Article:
Marc Spector discovers—and contends with—his multiple personalities!
Every day this month, a new supernatural character or story from the Marvel Universe gets a spooky spotlight leading up to Halloween!
For the 13th Halloween Spooklight, who better to focus on than one of the most unlucky heroes around—Moon Knight. The man under the hood, Marc Spector, can never seem to catch a break.
He first appeared in the pages of 1975’s WEREWOLF BY NIGHT #32–#33 thanks to Doug Moench and Don Perlin. In that appearance, he played something of a bad guy—trying to hunt down Jack Russell’s hairy alter ego on behalf of a group called the Committee. By the end of the second issue, however, he decided to switch sides and helped save the werewolf hero.
The mystery man then hopped around a few different titles, making another WEREWOLF BY NIGHT appearance in #37 before showing up in MARVEL SPOTLIGHT #28-#29. By the time he made his PETER PARKER, THE SPECTACULAR SPIDER-MAN debut in issues #22 and #23, Moon Knight’s identity had been firmly nailed down…in that he had no single identity.
Marc Spector existed as a former soldier and mercenary, Steven Grant appeared as a wealthy entrepreneur, and Jake Lockley fought the mean streets. And the character(s) made their solo bow in 1980’s MOON KNIGHT #1 by Doug Moench and Bill Sienkiewicz!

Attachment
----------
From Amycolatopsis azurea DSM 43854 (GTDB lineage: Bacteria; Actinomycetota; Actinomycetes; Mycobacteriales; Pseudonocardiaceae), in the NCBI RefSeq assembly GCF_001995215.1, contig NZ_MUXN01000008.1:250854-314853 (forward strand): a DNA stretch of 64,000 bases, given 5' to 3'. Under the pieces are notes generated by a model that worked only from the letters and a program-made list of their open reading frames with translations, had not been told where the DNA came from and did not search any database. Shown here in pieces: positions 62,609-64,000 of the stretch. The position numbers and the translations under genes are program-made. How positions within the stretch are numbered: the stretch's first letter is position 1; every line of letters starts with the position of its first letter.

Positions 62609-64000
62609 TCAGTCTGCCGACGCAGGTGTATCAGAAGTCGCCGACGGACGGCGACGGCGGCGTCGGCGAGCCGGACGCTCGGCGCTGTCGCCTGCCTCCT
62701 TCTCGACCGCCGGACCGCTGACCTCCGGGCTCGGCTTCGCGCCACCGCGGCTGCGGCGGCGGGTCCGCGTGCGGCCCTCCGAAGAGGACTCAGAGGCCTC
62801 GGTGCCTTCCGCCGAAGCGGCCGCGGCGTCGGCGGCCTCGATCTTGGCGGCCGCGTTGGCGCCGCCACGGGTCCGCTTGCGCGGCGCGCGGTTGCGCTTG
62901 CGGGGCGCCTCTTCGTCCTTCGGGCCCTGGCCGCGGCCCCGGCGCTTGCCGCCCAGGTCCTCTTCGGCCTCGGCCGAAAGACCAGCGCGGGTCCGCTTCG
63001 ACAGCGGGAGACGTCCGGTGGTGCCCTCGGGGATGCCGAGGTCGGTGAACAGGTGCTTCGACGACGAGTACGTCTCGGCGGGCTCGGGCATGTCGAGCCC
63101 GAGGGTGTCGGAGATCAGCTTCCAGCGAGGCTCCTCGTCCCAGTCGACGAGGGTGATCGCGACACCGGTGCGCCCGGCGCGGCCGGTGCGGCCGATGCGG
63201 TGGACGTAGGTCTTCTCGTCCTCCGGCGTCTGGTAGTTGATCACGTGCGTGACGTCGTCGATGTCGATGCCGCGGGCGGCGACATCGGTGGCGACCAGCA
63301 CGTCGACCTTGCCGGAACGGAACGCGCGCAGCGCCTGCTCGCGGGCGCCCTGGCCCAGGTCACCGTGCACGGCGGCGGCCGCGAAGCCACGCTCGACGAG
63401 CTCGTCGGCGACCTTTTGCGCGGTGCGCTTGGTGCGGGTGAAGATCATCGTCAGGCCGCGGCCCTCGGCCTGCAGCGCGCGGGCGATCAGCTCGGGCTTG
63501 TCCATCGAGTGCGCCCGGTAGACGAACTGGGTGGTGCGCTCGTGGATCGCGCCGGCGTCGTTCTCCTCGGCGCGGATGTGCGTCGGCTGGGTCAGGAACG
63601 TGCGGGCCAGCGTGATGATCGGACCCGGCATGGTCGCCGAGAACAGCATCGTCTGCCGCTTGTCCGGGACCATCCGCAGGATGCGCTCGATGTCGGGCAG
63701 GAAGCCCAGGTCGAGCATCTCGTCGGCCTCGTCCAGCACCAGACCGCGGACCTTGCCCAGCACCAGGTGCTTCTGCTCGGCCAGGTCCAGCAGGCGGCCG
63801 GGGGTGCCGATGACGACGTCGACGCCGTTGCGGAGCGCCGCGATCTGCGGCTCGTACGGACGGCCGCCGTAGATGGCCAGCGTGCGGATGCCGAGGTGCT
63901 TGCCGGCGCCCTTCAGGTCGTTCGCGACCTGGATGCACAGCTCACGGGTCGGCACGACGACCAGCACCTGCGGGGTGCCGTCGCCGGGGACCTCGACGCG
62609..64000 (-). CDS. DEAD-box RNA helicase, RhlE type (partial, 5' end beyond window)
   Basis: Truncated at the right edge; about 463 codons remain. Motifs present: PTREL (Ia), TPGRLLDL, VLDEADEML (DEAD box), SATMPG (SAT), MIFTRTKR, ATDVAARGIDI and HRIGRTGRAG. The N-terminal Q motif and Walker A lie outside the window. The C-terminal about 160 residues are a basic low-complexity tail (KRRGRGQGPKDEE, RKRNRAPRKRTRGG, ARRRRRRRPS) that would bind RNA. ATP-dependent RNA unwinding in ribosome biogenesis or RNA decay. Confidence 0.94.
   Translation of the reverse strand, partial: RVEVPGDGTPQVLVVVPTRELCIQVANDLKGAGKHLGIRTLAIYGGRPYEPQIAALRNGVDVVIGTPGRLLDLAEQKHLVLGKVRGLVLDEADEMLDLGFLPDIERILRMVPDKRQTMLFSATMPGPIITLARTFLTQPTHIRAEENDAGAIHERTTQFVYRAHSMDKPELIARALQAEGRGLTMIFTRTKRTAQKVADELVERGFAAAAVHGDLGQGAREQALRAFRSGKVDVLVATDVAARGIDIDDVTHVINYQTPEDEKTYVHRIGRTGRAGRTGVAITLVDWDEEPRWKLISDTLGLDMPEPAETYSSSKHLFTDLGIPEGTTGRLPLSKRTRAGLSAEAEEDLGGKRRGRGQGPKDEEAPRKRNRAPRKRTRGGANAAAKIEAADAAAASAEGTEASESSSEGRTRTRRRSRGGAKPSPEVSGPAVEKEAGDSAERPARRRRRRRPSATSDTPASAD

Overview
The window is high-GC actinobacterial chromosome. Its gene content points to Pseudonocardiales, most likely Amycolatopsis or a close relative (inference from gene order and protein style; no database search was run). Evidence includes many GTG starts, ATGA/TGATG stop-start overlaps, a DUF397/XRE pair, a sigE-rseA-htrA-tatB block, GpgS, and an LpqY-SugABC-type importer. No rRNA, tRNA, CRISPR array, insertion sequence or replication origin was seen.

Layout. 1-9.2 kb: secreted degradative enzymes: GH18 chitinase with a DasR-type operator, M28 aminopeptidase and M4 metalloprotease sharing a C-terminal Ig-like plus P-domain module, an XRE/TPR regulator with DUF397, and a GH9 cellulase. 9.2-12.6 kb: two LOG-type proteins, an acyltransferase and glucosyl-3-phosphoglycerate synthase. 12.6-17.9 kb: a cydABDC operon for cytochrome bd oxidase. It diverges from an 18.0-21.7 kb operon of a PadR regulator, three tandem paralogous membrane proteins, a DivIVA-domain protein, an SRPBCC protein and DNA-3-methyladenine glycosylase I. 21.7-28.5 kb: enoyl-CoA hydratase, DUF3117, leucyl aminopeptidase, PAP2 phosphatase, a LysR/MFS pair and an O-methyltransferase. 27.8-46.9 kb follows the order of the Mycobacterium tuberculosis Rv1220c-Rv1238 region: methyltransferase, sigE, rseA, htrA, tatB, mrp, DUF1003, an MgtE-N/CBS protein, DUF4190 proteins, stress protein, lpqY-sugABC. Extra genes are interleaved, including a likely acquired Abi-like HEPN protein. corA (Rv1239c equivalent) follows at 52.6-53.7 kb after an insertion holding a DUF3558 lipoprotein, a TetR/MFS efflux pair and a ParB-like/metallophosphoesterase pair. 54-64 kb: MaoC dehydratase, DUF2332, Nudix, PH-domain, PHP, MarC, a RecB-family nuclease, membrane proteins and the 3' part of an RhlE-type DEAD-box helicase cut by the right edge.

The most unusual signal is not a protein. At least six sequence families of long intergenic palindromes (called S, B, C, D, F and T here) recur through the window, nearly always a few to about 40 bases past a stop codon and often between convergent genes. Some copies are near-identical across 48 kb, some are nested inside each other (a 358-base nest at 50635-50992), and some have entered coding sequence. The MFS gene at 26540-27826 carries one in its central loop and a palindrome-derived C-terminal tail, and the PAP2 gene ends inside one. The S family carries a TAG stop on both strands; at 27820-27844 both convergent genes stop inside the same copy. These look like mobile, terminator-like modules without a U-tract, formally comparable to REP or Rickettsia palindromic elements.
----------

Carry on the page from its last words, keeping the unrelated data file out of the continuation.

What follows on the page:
Years prior to the start of this story, Spector and his fellow soldier Frenchie worked as guns-for-hire in the Sudan for a boss named Bushmaster. Though after a few crazy encounters with the man, the duo decided to bail on the mission—but, in response, Bushmaster beat him and left him to die in the desert.
Not one to give up, Spector fought through the sand and heat, and eventually found himself at the site of a nearby archaeological dig. The daughter of a residing archaeologist murdered by Bushmaster, Marlene, appeared next to Marc in front of a statue of Khonshu, the god of vengeance.
Inspired, Spector grabbed a white cloak off the statue and made off to put an end to Bushmaster’s ways. As he journeyed, his alternate identities found their forms—and Spector established a partnership with Marlene and Frenchie. Having discovered all of himself, Spector made sure Bushmaster soon met a moonlit end.
Moon Knight has experienced an immense amount of psychological trauma through the years. Always inspired by—though never certain of his relationship with—Khonshu, he’s persevered with the help of his partners…and his other selves.
A dark look at an already shadowy character, MOON KNIGHT by Charlie Huston and David Finch looked at a truly broken Spector slowly finding his way back to becoming a hero. Along the way, though, he struggled with the voices in his head, the bloody visage of Bushmaster, and a battle with Taskmaster.
Next week we shine the Spooklight on Gerry Conway and Mike Perkins’ CARNAGE!